• The establishment of dedicated Neighbourhood Crime Teams in each district to more effectively and proactively tackle the issues that the public told us are important to them in a GMP consultation last year, including burglary, robbery, and vehicle crime.
  • The workforce level required to ensure that the significant improvements in 999 and 101 waiting times are maintained and further improved, particularly in respect of 101.
  • Increased capacity and capability of crime scene investigators and digital investigators strengthening opportunities to detect neighbourhood crime and sex offending, including such offences against children in particular.
  • Increased numbers of investigators who conduct initial investigations when a crime is first reported, to ensure more timely and effective investigations into offences that have a big impact on our communities like criminal damage and hate crime.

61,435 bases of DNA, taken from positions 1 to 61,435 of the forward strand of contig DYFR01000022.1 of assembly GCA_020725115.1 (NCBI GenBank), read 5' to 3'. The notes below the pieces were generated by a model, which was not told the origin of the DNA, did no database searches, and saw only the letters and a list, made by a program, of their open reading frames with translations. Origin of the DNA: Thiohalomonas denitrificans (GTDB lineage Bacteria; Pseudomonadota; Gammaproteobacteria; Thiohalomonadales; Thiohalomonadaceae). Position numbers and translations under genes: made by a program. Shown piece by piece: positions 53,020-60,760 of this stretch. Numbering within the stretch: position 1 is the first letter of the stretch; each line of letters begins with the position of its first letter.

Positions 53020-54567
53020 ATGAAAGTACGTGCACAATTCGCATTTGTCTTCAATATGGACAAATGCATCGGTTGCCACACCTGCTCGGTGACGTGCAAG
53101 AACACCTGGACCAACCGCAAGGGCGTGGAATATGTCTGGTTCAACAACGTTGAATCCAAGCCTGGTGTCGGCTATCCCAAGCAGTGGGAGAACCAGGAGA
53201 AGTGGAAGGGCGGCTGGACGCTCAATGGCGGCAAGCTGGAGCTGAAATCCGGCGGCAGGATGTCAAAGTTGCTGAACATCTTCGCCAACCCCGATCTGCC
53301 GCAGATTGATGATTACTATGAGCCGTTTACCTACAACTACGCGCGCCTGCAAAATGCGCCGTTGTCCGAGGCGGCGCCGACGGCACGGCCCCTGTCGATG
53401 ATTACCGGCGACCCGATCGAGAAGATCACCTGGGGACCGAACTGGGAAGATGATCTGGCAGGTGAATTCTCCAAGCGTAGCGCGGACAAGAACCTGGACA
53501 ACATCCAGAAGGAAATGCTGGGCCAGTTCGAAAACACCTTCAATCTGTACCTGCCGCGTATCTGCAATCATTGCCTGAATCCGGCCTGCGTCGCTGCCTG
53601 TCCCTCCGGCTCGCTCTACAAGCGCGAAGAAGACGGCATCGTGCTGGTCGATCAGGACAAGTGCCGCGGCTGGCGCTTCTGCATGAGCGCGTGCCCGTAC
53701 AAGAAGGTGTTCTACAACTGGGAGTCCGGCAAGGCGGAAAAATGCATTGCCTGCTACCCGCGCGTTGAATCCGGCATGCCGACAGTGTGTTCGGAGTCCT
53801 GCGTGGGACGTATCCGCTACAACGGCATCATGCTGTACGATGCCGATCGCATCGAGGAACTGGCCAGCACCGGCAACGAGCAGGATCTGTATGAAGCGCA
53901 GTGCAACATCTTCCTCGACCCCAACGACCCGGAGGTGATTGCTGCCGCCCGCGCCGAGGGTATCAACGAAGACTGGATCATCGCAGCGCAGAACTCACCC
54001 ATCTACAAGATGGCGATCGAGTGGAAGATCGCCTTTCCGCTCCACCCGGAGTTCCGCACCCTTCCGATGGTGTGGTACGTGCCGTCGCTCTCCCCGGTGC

Mayor of Greater Manchester, Andy Burnham, said: 

“What I’m asking local council taxpayers to do here is going to be tough amidst a cost of living crisis. It’s not something I want to do but it is the only way we can afford the quality of police service we need to keep us safe. The government has not given us an inflation-proofed police grant increase and that means, even if the police precept is set at the maximum allowed of £15 per year for a Band D property, GMP will still need to make efficiencies. Anything lower than that will mean real cuts to our police service and risks putting all the improvements GMP in reverse.